The enviably successful magical partnership of Penn Jillette and Teller (Born Raymond Teller) has a track record of revealing the proverbial man behind the curtain. Earlier in their careers, their primary selling point was the fact that they revealed the tricks behind famous magic acts, while at the same time preserving their own artistic credibility through demonstrations of insanely difficult and dextrous prestidigitation. Perhaps the best example of this is their version of the staple “cups and balls” trick: http://www.youtube.com/watch?v=nrw3euF2cIg (later co-opted and re-envisioned by the excellent Jason Latimer: http://www.youtube.com/watch?v=MxWltr9sg1c)
Nowadays, they alternate between live magic performances, vlogging and miscellanous public appearances… and making a show called “Penn & Teller: Bulls**t”. If you have never had the pleasure, this show aims to debunk socially acceptable fantasies, and has in the past attacked such idiocies as 9/11 conspiracy theories, the so-called “war on drugs” and alien abduction.
I do not agree with everything that Penn and Teller come out with. Well, with everything that Penn comes out with, anyway. But most of the time, their hearts appear to be in the right place.
One of their recent successes was Episode 3 of Season 8 of “Bulls**t”, which very effectively debunked the martial arts. Or more specifically, effectively debunked martial arts as a method of self-defence and/or mystical healing method.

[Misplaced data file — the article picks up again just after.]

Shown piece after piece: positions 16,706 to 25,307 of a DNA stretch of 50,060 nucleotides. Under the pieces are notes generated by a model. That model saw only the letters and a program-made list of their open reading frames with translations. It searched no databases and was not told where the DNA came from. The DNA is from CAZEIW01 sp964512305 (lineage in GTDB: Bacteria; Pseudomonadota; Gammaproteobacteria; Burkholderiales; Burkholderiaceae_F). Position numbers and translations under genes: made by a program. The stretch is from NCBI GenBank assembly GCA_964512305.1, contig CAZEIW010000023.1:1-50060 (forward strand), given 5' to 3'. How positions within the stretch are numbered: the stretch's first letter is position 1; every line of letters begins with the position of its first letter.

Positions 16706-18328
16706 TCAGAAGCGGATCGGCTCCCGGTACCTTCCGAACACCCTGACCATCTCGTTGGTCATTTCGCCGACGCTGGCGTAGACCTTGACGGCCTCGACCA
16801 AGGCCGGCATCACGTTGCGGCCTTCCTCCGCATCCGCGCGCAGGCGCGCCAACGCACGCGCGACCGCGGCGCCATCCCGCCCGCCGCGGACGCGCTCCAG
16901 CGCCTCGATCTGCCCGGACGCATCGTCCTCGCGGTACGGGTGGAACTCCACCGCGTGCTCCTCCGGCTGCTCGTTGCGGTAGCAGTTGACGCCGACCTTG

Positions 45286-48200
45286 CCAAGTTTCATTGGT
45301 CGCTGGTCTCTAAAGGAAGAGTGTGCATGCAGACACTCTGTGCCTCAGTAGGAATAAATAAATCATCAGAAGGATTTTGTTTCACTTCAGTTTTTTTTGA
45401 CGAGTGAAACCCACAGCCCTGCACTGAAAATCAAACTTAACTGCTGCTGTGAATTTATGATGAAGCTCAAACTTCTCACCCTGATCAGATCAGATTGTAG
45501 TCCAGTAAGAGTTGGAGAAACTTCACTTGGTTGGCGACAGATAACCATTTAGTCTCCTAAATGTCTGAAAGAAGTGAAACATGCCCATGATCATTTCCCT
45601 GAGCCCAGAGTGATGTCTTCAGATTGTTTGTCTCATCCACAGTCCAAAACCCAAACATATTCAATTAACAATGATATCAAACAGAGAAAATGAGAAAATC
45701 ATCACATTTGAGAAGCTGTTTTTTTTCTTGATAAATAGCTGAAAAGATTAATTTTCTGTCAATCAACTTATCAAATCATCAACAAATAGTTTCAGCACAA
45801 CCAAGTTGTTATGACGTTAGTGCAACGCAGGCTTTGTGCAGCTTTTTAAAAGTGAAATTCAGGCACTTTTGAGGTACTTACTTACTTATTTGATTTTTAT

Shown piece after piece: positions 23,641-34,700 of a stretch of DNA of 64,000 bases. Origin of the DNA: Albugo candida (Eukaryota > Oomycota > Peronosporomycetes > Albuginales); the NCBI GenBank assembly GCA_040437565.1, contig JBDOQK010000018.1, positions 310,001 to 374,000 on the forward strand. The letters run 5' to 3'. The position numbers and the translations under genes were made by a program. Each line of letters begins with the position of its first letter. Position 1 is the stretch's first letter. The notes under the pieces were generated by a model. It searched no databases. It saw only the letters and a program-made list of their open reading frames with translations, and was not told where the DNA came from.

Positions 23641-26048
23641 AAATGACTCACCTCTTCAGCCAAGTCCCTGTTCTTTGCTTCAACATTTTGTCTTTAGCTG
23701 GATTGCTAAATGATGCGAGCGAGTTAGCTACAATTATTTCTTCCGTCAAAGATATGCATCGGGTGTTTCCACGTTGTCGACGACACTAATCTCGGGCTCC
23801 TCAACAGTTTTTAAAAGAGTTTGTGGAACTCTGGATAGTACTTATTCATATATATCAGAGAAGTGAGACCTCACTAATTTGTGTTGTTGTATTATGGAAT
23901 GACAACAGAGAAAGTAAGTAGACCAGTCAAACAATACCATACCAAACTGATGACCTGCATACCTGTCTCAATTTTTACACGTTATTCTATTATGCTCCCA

Part 1. http://www.youtube.com/watch?v=J_3BSk2TbK4
Part 2. http://www.youtube.com/watch?v=aB3y10i_T9E
Part 3. http://www.youtube.com/watch?v=ggroj7w9J5k
One of the great choices made in the programme was to engage the services of one Mr Marc MacYoung as an expert for the prosecution.
MacYoung is a very old and established figure in the so-called “reality-based self-defence” community. Unlike many of his contemporaries however, he has always had a healthy respect for teaching avoidance and people-skills as the major part of any self-defence syllabus. He is constantly under fire from virtually every quarter, by those who claim he is A: Not a real martial artist/streetfighter/badass B: trying to sell his own books/dvds by badmouthing other systems, or C: that he doesn’t comprehend the value of the new wave of MMA training methods that are now on the market.
I’m not going to address any of those criticisms in this post, because whatever the answers to those points might be, they would be irrelevant to the points MacYoung makes on Penn and Teller’s show. Those points, and the reasoning behind them, are manifestly correct:
- The idea that the belt system from Japanese gendai-budo styles relates to skill level, is a farce.
- The primary area of study in any “self defence” class should be self-defence laws, definitions of reasonable force and awareness of how violent crime actually happens in the real world.
- most so-called “martial arts” will simply get you in trouble if you try to use them in any kind of real altercation, either in a sport setting or in a dingy bar somewhere, and…
- Chi, Qi or Ki… however you want to spell it… is an objectionable fantasy.
I urge any readers to check the episode out.
Worth noting is the negative reaction to this programme from the different sectors of the martial arts community. One amusing example is the ham-fisted attempt at a rebuttal by the notoriously right-wing survivalist, Mr Phil Elmore, who runs a fascinating website called “The Martialist”, on which he periodically raves about the dangers of homeless/poor people and reviews overpriced gadgetry designed for the terminally paranoid.